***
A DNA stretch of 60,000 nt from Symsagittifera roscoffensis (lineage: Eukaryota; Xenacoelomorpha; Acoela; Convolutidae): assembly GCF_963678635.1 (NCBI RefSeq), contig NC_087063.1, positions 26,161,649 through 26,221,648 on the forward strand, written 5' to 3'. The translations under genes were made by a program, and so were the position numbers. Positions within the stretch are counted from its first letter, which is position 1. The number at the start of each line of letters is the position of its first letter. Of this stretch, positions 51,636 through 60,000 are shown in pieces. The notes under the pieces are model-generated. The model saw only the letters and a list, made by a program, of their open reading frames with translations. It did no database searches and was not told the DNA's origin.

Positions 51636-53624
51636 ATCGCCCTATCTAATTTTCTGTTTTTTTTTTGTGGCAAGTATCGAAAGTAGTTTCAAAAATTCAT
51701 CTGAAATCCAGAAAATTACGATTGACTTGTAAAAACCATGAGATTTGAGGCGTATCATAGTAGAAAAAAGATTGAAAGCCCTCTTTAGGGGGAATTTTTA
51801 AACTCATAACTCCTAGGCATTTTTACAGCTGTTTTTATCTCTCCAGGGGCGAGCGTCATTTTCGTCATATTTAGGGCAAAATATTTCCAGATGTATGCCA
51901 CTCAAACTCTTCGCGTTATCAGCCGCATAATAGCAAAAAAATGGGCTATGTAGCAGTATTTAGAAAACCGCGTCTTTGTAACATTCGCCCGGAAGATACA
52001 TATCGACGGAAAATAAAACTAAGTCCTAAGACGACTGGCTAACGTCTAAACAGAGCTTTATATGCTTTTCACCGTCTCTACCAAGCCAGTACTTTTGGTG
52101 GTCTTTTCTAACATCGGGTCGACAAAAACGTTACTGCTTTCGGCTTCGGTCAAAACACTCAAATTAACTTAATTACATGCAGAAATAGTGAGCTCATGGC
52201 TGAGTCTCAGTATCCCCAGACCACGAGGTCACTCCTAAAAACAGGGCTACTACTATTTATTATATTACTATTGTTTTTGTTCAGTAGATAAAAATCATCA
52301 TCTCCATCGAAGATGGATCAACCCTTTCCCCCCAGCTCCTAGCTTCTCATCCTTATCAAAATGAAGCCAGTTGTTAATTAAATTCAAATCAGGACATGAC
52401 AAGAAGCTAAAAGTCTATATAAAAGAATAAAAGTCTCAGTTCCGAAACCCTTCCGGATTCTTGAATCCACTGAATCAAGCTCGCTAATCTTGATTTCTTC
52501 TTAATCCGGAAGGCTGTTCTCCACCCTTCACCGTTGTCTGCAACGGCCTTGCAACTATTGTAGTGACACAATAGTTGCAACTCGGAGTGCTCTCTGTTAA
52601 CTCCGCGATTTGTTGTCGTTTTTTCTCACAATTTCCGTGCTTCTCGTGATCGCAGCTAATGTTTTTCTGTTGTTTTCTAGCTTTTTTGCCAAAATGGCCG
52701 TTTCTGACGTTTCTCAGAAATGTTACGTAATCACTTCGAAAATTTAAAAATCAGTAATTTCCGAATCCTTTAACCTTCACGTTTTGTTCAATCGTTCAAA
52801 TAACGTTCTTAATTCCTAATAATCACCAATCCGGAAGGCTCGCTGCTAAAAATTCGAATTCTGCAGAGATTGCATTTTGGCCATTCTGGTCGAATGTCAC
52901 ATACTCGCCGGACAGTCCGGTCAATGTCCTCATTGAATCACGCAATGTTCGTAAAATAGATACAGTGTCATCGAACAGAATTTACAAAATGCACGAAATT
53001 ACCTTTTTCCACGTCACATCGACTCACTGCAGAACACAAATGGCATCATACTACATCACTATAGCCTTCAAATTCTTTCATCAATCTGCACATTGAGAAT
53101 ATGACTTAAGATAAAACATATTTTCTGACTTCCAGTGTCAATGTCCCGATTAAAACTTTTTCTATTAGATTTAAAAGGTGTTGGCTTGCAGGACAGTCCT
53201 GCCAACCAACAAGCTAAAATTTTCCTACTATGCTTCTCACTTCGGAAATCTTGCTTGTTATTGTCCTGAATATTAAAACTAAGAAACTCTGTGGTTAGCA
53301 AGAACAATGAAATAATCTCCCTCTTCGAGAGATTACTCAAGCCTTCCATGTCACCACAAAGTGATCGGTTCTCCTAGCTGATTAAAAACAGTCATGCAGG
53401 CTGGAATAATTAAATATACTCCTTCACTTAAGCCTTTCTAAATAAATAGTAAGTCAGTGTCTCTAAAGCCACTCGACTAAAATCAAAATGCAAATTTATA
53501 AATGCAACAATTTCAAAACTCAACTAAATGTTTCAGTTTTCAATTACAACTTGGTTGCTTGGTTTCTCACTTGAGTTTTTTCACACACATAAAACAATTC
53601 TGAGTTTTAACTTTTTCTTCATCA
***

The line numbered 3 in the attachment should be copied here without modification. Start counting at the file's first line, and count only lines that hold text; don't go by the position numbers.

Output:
51636 ATCGCCCTATCTAATTTTCTGTTTTTTTTTTGTGGCAAGTATCGAAAGTAGTTTCAAAAATTCAT